Panasonic Pays China Pollution Wage Premium
The extent of China's pollution crisis has prompted Panasonic to pledge extra wages for its staff there.
The Japanese electronics giant's move - thought to be a world-first for a major international firm - was announced as part of a wider deal with the government, which saw major firms, including Panasonic and Toyota, agree to boost workers' salaries in Japan for the first time in years.
That agreement was made amid concern that a looming rise in sales tax in Japan will further damage consumer spending.
A Panasonic spokesman confirmed the pollution-linked pay premium for its workers in China but declined to give further details or say how many such workers it has in China.
It is understood to employ 70,000 people in the country, although only expatriate staff will benefit from the premium.
So-called hardship pay is not unusual for employees of foreign firms sent to work to China, but Panasonic is believed to be the first to announce a premium to compensate for hazardous air.
A Panasonic document said: "As for the premium for expatriates to compensate for a different living environment, the company will have a special review for those sent to Chinese cities."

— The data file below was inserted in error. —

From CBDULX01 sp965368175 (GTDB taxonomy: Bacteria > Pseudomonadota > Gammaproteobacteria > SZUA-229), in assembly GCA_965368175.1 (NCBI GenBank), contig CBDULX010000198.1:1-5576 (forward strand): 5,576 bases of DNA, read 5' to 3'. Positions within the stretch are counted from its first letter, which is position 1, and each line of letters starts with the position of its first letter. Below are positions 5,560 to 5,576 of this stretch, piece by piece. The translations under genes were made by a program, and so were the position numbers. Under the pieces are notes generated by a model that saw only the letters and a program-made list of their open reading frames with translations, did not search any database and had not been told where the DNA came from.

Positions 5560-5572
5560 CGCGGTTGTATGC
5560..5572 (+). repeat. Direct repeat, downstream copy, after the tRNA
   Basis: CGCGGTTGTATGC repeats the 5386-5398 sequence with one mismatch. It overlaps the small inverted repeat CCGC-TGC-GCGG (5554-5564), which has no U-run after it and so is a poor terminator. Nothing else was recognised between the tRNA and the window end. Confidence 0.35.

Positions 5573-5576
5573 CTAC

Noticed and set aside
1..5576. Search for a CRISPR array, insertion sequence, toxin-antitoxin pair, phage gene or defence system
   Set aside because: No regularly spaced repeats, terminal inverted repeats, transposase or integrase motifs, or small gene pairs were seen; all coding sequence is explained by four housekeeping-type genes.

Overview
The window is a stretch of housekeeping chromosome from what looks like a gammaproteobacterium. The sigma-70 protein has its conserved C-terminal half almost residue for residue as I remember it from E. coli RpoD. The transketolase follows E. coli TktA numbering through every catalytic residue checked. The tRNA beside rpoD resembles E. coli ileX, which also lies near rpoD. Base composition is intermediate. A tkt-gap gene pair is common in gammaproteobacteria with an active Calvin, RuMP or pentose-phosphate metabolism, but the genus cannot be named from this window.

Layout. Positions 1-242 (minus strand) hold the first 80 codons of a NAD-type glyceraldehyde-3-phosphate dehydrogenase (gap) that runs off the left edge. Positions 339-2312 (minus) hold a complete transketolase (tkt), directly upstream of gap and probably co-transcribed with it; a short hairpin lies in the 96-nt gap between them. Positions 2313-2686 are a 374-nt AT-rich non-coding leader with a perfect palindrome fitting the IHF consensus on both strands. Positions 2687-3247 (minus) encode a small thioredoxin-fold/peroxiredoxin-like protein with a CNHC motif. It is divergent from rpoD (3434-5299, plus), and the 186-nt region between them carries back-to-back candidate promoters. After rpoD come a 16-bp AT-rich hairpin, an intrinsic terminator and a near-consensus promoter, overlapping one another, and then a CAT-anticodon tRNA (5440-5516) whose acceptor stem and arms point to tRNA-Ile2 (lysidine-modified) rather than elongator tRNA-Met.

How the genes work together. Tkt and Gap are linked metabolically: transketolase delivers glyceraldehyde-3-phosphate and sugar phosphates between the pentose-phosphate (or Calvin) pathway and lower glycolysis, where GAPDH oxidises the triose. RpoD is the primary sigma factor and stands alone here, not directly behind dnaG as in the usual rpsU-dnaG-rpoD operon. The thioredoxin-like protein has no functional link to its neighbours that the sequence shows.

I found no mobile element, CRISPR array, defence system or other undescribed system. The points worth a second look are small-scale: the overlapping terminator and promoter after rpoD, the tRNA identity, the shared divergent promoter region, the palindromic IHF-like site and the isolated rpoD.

It referenced so-called PM 2.5 - small particles which easily penetrate the lungs and have been linked to hundreds of thousands of premature deaths.
Last weekend, a top Chinese environment official said air quality was below national standards in almost all China's major cities last year.
Chinese cities are regularly cloaked in a smoggy haze, with many residents donning masks to avoid taking in the toxic air.
The authorities have repeatedly pledged action, announcing plans†to shut down 50,000 small coal-fired furnaces this year, clean up major coal-burning power plants and remove six million high-emission vehicles from the roads.
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